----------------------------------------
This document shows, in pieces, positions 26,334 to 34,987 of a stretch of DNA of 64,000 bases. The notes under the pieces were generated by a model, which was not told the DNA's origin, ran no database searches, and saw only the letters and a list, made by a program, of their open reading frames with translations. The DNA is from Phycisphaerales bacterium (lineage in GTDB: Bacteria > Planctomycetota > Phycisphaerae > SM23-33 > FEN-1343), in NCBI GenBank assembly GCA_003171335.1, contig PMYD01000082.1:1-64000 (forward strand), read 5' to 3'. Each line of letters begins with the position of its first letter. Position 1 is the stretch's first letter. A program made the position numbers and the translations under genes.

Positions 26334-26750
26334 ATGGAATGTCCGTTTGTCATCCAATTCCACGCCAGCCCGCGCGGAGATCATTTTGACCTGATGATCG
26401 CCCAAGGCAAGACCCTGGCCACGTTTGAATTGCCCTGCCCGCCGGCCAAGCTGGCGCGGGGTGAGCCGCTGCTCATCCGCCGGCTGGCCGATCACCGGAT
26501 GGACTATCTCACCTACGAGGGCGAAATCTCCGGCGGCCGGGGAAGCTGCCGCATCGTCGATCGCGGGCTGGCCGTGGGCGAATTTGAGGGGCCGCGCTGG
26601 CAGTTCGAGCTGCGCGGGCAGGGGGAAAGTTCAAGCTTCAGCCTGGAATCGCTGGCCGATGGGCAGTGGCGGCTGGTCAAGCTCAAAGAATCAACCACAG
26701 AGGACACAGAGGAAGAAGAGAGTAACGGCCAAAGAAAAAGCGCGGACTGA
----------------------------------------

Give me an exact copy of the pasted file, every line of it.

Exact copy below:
This document shows, in pieces, positions 26,334 to 34,987 of a stretch of DNA of 64,000 bases. The notes under the pieces were generated by a model, which was not told the DNA's origin, ran no database searches, and saw only the letters and a list, made by a program, of their open reading frames with translations. The DNA is from Phycisphaerales bacterium (lineage in GTDB: Bacteria > Planctomycetota > Phycisphaerae > SM23-33 > FEN-1343), in NCBI GenBank assembly GCA_003171335.1, contig PMYD01000082.1:1-64000 (forward strand), read 5' to 3'. Each line of letters begins with the position of its first letter. Position 1 is the stretch's first letter. A program made the position numbers and the translations under genes.

Positions 26334-26750
26334 ATGGAATGTCCGTTTGTCATCCAATTCCACGCCAGCCCGCGCGGAGATCATTTTGACCTGATGATCG
26401 CCCAAGGCAAGACCCTGGCCACGTTTGAATTGCCCTGCCCGCCGGCCAAGCTGGCGCGGGGTGAGCCGCTGCTCATCCGCCGGCTGGCCGATCACCGGAT
26501 GGACTATCTCACCTACGAGGGCGAAATCTCCGGCGGCCGGGGAAGCTGCCGCATCGTCGATCGCGGGCTGGCCGTGGGCGAATTTGAGGGGCCGCGCTGG
26601 CAGTTCGAGCTGCGCGGGCAGGGGGAAAGTTCAAGCTTCAGCCTGGAATCGCTGGCCGATGGGCAGTGGCGGCTGGTCAAGCTCAAAGAATCAACCACAG
26701 AGGACACAGAGGAAGAAGAGAGTAACGGCCAAAGAAAAAGCGCGGACTGA